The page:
(Both examples are from "New York City's Failure to Implement the Family Violence Option," NOW Legal Defense and Education Fund, The Urban Justice Center, Legal Aid Society and The Women, Welfare and Abuse Task Force.)

Intrusive Social Policies

One of the stated goals of PRWORA is to promote marriage. Promoting a specific type of family violates recipients' privacy and their personal freedom. while doing little or nothing to move women out of poverty. Marital status by no means ensures a woman's economic stability. In a recent survey of social service facilities, over one-third of those surveyed were either married or partnered. Within that group, 78 percent were married yet still unable to get by without the aid of services such as soup kitchens. Given these statistics it is clear that poverty isn't solely a single-mother phenomenon.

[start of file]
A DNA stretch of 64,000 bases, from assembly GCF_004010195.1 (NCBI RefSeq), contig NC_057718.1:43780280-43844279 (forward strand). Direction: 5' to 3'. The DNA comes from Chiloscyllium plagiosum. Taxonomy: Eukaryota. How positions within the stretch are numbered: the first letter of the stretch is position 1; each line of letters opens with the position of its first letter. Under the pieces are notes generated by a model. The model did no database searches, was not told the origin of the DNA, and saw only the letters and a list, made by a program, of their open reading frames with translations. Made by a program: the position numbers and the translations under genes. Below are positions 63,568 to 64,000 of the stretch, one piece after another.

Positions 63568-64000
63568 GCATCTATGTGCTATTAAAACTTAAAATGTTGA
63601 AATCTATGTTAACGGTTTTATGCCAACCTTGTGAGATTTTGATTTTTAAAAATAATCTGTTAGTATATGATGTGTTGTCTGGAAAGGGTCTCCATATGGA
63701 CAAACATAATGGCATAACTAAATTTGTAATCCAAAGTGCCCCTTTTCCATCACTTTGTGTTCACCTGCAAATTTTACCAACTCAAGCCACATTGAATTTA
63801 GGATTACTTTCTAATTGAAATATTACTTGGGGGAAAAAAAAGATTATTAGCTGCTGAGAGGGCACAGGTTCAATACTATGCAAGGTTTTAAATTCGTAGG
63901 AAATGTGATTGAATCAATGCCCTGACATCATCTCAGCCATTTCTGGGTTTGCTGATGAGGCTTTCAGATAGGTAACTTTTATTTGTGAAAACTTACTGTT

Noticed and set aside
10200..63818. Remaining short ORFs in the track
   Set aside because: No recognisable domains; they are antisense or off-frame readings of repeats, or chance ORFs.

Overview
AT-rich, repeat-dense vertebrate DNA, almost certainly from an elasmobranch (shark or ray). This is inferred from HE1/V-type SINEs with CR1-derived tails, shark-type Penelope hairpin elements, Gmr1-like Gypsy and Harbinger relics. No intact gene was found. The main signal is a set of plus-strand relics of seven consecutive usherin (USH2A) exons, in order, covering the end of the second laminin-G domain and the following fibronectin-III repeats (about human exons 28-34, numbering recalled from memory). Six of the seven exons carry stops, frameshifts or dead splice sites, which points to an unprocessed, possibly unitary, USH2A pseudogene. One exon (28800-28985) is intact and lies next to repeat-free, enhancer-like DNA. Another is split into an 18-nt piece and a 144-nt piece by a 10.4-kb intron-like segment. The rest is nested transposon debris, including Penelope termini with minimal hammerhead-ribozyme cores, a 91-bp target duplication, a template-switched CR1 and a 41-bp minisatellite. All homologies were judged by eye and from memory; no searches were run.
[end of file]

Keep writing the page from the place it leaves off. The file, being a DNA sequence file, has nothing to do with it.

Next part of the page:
The use of federal TANF funds for abstinence programs provides only a regressive and unrealistic solution to family planning. Some states have even created "incentives" to promote marriage and reduce out-of-wedlock births as a universal solution, without considering or planning for the risks associated with domestic violence.

Support Real Efforts To End Poverty

Sen. Paul Wellstone, D-Minn., and Rep. Patsy Mink, D-Hawaii, are working on legislation that would make important changes in welfare policy to ensure that poor women and their families are better assisted and protected. They need your support.

Click here to write to your congress members and request that re-authorization include real provisions to help women pull themselves out of poverty.

Also, if you have stories to share or ideas on how to improve welfare-to-work programs, please send the information to NOW Government Relations at NOW, 733 15th St., NW, #240, Washington, D.C., 20005 or email them to govtrel@now.org.